Base Price: $39,280 (includes delivery)

Invoice: N.A.

Major Options:

Titanium gray/black leather interior, $1,450

Natural grain black linden wood trim, $325

Multi-function leather steering wheel, $360

20-inch black AMG multi-spoke wheels, $1,050

Panoramic sunroof, $1,500

Suspension w/adaptable damping, $990

Sirius XM radio, $460

Burmester surround sound system, $850

Heated front seats, $500

64-color interior ambient lighting, $310

Wireless charging, $200

USB-C adapter cable, $25

Driver assistance package (active brake assist w/cross-traffic function, distance assist, steering assist, blind-spot assist, lane-keeping assist, lane assist, speed limit assist, emergency stop assist, evasive steering assist, Pre-Safe Plus, route-based speed adaptation, extended restart in Stop-Go traffic), $1,700

Exterior lighting package (active LED headlights, adaptive high-beam assist), $900

Multi-media package (navigation and nav services, MBUX augmented reality nav, speed limit assist), $1,295

Night package (high-gloss black grille trim, exterior mirror covers, window trim), $400

AMG line (AMG body styling, perforated front discs, MB lettering, AMG diamond block grille), $2,240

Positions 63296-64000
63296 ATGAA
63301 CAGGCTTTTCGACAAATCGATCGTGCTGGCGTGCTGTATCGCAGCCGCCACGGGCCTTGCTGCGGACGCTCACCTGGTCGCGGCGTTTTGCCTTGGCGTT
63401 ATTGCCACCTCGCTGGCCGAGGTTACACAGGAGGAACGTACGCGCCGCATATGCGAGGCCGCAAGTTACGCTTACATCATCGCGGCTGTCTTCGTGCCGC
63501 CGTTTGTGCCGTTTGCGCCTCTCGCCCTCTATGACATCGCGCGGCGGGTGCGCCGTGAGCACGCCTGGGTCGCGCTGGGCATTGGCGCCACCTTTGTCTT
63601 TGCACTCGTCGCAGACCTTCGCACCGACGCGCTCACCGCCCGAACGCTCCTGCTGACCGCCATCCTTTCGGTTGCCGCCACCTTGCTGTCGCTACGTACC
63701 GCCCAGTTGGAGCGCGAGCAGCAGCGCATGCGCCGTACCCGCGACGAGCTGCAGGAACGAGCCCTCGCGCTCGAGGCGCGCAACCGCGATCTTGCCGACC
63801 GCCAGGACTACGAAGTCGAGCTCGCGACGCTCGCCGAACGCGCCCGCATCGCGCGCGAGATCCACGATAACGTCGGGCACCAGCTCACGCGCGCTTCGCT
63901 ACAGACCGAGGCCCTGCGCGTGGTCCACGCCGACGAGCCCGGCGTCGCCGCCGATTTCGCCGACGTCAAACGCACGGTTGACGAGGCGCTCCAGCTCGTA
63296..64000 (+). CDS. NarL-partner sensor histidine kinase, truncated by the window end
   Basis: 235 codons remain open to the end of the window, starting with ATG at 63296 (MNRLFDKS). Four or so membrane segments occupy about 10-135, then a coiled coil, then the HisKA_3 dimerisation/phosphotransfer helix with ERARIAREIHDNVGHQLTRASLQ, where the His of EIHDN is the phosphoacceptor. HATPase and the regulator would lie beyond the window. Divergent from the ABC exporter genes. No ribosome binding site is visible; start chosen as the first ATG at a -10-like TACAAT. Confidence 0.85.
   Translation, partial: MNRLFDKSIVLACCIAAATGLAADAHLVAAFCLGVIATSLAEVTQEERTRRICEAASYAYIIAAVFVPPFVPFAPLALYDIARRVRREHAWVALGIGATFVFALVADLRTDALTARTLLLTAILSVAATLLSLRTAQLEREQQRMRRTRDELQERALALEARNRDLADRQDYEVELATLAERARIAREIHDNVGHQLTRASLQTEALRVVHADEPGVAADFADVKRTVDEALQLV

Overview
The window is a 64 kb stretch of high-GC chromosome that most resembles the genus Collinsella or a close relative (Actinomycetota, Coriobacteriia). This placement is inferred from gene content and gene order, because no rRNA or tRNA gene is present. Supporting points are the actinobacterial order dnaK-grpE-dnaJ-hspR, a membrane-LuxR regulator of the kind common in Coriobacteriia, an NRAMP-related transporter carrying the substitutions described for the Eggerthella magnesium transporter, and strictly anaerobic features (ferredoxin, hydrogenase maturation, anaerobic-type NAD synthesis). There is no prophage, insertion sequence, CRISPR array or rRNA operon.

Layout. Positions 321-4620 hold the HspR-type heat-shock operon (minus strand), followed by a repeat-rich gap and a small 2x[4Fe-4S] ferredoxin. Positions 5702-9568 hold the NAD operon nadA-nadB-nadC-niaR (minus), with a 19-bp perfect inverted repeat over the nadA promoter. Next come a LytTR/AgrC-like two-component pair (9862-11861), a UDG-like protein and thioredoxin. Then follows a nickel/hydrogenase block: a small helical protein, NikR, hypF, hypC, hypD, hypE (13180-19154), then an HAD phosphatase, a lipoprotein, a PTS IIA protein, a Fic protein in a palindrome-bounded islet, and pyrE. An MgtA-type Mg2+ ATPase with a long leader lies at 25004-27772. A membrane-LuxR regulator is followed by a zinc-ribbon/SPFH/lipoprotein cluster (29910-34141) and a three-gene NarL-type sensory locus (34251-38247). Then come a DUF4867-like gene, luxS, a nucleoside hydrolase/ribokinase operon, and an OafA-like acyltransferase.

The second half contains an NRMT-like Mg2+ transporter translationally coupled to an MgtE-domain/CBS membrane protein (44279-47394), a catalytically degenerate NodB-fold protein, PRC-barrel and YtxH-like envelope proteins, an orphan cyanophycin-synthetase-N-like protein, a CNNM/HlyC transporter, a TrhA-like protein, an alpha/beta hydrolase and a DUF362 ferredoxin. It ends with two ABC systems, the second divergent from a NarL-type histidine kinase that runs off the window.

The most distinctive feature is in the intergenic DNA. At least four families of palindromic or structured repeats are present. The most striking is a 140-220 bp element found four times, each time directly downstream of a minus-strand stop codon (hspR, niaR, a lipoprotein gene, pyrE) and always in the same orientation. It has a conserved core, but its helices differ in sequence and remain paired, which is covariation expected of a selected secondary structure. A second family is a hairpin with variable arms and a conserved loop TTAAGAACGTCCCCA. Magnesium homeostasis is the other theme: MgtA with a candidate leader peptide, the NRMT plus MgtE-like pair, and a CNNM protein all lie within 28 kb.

Premium package (10.25-inch info screen, 10.25-digital instrument cluster, Keyless-Go package, auto-dimming rearview and driver-side mirrors, power fold mirrors), $1,750

Test vehicle: $55,585

Sources: Mercedes-Benz, www.kbb.com

Photos: Mark Savage

Die-Cast Autoart Pagani Huayra Roadster

Rockin’ Huayra Roadster is packed with detail …

Think of an Italian supercar and likely you’ll conjure up images of a Ferrari or Lamborghini in all its red or yellow sleekness that translates into sexy, exotic, and fast.

But now there’s Pagani, another Italian make out of Modena (Ferrari’s birthplace), and its sleek mistresses of speed, Zonda and Huayra. I don’t think of a Pagani dominated by one color either, so it’s fine that the Autoart 1:18 scale sample is in a blue tricolor carbon fiber finish. It’s an eyeball blistering look that will leap out amid any die-cast collection.

The History

First, you may want to know how to pronounce Huayra. Say waira!

The mid-engine supercar replaced the Zonda and packs a Mercedes-AMG 6.0-liter twin-turbo V12 to propel it from 0 to 60 mph in 2.8 seconds. Horsepower is 720 coupe, 754 roadster. Torque is 738 lb.-ft. Top speed is 238 mph. So, faster than snot!

The car, designed by Argentinian Horacio Pagani who founded his namesake in 1992, debuted in 2012; the roadster launching in 2017. Weight is at a premium, just 2,822 lbs. overall for the roadster, about 150 lbs. less than the coupe. The 22-lb. exhaust system alone is specially made of titanium to reduce weight.

Front nose flaps aid Huayra’s handling.

Cool features? Well there are four automatically operated flaps, two front and two rear to optimize aerodynamics, minimizing drag and maximizing downforce.

The front flaps also cut body roll in corners while the rear flaps also serve as air brakes. That becomes much more important at 200+ mph than on city streets or interstates.